The United States will not invite representatives of the Venezuelan dictator, Nicolás Maduro, or Nicaragua to the Summit of the Americas next month in Los Angelesconfirmed this Thursday Kevin O’Reillycoordinator of the summit, to a Senate committee.
“Absolutely not. We do not recognize them as a sovereign government”, he said when asked about the involvement of the Maduro regime. The United States considers Maduro illegitimate and recognizes opposition leader Juan Guaidó as interim president.
Regarding the participation in the summit of the president of Nicaragua, Daniel Ortegaaccused of increasing authoritarianism in his country, O’Reilly also gave a definite “no”.. And consulted on whether representatives of the cuban regimestated that the White House was in charge of the invitations but that none had been sent “to my knowledge”.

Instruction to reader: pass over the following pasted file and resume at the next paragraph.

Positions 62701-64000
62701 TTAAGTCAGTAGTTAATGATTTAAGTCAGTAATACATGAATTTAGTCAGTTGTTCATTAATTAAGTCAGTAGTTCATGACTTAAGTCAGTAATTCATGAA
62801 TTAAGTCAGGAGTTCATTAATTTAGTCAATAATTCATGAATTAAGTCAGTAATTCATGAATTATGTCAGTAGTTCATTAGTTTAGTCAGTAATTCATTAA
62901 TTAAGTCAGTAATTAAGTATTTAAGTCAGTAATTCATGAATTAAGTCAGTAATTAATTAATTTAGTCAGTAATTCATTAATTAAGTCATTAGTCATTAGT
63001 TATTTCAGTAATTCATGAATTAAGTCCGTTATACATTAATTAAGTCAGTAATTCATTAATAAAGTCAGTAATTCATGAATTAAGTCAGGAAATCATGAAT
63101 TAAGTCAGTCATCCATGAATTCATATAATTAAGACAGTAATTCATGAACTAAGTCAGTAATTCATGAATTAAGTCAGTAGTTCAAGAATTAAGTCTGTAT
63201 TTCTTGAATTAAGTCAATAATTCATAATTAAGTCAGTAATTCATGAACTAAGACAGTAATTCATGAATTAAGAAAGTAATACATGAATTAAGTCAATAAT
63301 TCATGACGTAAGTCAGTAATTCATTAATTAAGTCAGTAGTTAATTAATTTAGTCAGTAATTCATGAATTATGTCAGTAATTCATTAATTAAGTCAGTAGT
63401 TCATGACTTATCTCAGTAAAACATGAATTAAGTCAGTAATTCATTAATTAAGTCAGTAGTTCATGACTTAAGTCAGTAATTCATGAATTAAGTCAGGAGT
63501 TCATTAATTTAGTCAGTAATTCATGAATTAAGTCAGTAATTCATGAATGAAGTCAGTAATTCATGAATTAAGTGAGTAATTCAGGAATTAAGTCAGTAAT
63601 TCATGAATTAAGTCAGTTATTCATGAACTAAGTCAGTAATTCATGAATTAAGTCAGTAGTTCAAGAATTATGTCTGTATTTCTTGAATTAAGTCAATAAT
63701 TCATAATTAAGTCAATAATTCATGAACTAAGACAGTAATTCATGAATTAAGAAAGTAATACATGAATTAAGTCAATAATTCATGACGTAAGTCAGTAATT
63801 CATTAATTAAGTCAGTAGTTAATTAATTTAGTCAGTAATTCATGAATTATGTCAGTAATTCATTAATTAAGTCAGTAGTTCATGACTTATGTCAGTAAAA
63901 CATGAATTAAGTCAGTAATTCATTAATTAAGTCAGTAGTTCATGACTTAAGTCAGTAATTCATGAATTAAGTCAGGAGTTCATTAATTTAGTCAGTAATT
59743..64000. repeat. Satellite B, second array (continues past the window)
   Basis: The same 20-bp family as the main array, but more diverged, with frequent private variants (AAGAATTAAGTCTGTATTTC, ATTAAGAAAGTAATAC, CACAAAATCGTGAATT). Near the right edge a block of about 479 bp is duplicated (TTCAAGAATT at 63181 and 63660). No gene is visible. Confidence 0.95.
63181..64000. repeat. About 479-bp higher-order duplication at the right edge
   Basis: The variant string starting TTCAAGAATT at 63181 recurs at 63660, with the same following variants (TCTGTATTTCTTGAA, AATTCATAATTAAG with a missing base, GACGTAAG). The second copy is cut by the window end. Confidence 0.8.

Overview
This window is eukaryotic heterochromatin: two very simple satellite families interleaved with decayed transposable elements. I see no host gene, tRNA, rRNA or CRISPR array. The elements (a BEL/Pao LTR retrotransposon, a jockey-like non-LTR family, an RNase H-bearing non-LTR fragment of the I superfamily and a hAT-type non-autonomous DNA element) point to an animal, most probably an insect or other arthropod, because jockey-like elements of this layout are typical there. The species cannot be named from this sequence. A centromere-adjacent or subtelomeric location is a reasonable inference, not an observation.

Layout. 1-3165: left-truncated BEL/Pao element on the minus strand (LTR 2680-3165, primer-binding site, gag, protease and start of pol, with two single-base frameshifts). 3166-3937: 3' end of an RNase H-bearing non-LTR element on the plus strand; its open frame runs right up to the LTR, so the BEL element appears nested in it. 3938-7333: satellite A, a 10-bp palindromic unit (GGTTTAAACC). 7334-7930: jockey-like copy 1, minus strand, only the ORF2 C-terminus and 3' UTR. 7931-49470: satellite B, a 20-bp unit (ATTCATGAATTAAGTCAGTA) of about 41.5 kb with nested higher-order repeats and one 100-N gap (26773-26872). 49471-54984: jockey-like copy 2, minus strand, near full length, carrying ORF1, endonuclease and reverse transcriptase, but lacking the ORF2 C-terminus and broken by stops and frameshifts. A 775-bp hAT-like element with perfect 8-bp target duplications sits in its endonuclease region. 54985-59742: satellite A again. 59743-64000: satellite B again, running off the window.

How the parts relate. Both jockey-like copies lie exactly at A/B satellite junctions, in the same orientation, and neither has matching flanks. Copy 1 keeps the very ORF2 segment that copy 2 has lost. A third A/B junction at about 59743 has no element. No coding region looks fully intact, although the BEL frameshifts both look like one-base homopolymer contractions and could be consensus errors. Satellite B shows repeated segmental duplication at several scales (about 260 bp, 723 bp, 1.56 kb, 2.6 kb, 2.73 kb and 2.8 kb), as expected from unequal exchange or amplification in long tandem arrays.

President Joe Biden wants the Summit of the Americas to showcase democracy in Latin America and increase cooperation on migrationa key political priority for the United States.
This Thursday, the head of state of Mexico, Andres Manuel Lopez Obradorconfirmed that received the invitation to the summit and ratified its position that no country should be excluded. “Tomorrow (Friday) it is likely, I am not sure, we are going to define the situation regarding the summit (…) yesterday I received the invitation”, expressed the president.